A lot of people that know of speedrunning often question what game to run and how they decided to start running. I learned quite a while ago that the most common answer was simple: if you have a game you’ve loved to play for a long time, and love to play it over and over again, that’s the game you should try to run. For some people, it’s just another way to enjoy the game. Maybe in a new way, maybe just their favourite way.

I’m not a speedrunner at this moment, but for myself I have had a few games like that through my life. Crash Team Racing, Spyro the Dragon, Ocarina of Time, and Brave Fencer Musashi to name a few. I often don’t revist games, but these are titles I’ve played a few times over (or in the case of Ocarina of Time, had multiple editions to play).

I’ve peeked at all of these speed games, even looked at niche games like Crystar, just to see what the “top level” skills look like and if I could do a few attempts to submit a “decent” time. This can often be daunting, because even though that’s not the way YOU need to play the game to enjoy the speedrun, it’s what the most competitive players strive for. Certainly for games like Spyro, Zelda, and Musashi this has put me off considering them because the strategies and skills required are just so far removed from where I am. I don’t want to run it fast and be done, I want to attempt some of what the world record runners execute and enjoy the process, too.

This all brings me to something that finally and truly inspired me to consider speedrunning a game. To the point I whipped out my PS2, snagged my grandparents old small CRT (which funnily, was meant for camper usage) and booted up the game a few times to ensure it all worked and to see how the game felt. The game, and the inspiration? Look no further.

Hypnoshark’s “Journalist%”

This video was exactly what I needed to see to get my interest churning. A game where it normally takes the world record holder less than 50 minutes to beat (not too long, not too glitchy), a game with controls engrained in my memory, and a restrictive joke run that only took 20 more minutes to complete. If it was that easy to get a time that close just to casually run the game as fast possible from start to finish..why should I not?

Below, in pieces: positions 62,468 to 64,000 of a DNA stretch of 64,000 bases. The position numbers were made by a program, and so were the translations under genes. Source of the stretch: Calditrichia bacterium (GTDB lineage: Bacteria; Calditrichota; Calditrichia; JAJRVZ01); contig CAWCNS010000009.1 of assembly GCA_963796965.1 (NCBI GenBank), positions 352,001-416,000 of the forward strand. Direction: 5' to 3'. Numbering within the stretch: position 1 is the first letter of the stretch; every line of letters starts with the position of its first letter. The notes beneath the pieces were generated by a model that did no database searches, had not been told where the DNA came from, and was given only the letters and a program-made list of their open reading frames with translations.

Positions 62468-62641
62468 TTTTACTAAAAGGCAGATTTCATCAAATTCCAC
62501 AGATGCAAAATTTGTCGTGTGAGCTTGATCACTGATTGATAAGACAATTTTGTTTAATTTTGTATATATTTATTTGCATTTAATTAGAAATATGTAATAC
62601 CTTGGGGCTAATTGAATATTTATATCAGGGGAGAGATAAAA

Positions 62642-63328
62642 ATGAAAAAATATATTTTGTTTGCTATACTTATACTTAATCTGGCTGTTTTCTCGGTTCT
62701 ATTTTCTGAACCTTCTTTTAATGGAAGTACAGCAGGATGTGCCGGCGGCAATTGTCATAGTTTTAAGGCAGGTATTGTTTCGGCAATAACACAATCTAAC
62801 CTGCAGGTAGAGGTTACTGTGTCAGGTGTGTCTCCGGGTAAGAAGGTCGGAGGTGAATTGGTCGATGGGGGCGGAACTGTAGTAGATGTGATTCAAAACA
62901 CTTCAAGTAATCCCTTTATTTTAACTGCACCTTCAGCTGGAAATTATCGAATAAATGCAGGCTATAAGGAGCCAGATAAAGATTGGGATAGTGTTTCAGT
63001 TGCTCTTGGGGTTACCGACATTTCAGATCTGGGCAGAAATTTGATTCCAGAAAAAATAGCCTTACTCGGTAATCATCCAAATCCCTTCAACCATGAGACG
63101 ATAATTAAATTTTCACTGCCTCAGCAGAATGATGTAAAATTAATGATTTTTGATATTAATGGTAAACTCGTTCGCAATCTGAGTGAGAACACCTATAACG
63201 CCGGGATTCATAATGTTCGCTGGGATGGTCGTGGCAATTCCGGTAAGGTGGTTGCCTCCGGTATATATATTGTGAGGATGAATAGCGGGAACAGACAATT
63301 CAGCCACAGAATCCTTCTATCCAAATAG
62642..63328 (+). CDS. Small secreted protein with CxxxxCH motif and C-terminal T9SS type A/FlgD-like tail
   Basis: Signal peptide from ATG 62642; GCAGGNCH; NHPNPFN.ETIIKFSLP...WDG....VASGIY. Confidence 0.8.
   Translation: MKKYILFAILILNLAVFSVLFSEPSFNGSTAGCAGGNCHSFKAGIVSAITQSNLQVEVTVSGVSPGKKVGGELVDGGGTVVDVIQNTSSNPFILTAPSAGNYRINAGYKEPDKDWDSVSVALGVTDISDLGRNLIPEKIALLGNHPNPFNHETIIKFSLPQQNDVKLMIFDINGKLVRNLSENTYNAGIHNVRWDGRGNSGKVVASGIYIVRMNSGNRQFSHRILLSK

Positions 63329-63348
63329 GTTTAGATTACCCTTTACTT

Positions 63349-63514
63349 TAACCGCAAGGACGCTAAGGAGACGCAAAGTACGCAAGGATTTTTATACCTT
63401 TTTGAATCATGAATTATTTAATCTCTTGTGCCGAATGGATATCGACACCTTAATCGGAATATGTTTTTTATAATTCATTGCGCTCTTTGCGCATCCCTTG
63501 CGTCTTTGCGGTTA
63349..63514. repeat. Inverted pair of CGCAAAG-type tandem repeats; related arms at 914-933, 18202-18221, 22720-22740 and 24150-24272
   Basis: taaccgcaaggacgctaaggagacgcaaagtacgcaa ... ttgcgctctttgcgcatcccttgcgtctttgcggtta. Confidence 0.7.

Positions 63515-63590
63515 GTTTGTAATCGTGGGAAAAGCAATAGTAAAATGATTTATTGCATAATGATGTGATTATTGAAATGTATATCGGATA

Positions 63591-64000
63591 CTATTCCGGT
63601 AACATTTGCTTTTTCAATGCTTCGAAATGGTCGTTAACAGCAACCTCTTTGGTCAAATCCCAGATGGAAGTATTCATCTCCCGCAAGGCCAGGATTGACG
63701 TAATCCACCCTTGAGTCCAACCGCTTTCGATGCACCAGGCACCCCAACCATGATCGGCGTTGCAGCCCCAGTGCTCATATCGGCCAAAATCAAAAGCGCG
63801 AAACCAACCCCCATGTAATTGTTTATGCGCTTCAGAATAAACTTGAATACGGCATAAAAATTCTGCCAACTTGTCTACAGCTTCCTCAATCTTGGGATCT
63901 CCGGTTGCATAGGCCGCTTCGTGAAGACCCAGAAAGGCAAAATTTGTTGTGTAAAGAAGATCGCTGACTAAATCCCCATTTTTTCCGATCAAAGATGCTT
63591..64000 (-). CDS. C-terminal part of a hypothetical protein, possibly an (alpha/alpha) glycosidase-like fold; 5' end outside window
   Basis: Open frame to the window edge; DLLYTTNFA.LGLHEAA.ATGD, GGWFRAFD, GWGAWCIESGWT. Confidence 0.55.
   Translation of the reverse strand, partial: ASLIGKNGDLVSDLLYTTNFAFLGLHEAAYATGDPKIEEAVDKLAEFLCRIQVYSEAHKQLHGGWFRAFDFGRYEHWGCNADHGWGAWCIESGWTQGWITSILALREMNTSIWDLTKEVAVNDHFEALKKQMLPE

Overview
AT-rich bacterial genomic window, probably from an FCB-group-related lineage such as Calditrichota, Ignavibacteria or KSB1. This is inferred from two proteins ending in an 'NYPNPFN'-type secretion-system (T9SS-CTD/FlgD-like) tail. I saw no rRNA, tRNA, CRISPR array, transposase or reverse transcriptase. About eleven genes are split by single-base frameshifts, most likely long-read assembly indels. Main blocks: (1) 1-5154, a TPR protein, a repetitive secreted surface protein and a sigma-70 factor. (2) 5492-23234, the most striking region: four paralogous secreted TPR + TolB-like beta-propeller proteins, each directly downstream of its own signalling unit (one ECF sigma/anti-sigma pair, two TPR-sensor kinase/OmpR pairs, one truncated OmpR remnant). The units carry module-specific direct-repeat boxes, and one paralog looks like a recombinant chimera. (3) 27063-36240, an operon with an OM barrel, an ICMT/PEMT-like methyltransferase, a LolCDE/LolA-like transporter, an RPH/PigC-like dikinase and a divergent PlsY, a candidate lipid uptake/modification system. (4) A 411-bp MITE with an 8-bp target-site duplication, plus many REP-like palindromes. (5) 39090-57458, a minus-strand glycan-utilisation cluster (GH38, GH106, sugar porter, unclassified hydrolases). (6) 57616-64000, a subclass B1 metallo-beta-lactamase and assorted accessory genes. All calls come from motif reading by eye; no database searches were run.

This all gave me the scope of what I wanted to do. There were unintended skips that with learning and timing could be done well and consistently and make some tracks feels SUPER fun and clean. The time to beat was between 45 to 65 minutes. It gave me a new reason to play the game. The real key here, though, was the time to beat. That was the spark that lit the flame.

I’m no casual at CTR/NF but I’m also not a “pro”. It’s that type of game where you’re better than everyone you know but not good enough to beat the real pros online, not good enough to enter a major tournament. I’ve been in a similar boat with Mario Kart (and more specifically 8/DX), where I’m way better than my friends but barely good enough to play against communities I join every once in a while.

So maybe someday soon I’ll finally play CTR on my PS2 and submit a time. Maybe getting sub 1 hour will be enough, or I’ll enjoy the new strats I learn so much that I keep going. Similarly, Hypnoshark joined in on some Mario Kart 8 DX community races and I entered one and got a decent time. 200cc 96 Track, which takes under 3.5 hours to do. If I had warmed up in the time leading up to it, and if RNG played nicer, I could have easily gotten a sub 3:20 time which would have been amazing. So that, too, could be a fun “long” run to attempt. Even better that it’s more or less just based on RNG and execution. No over the top skips or strategies. Just playing Mario Kart well. Well, and the fact 200cc in and of itself is basically a cause for some skips.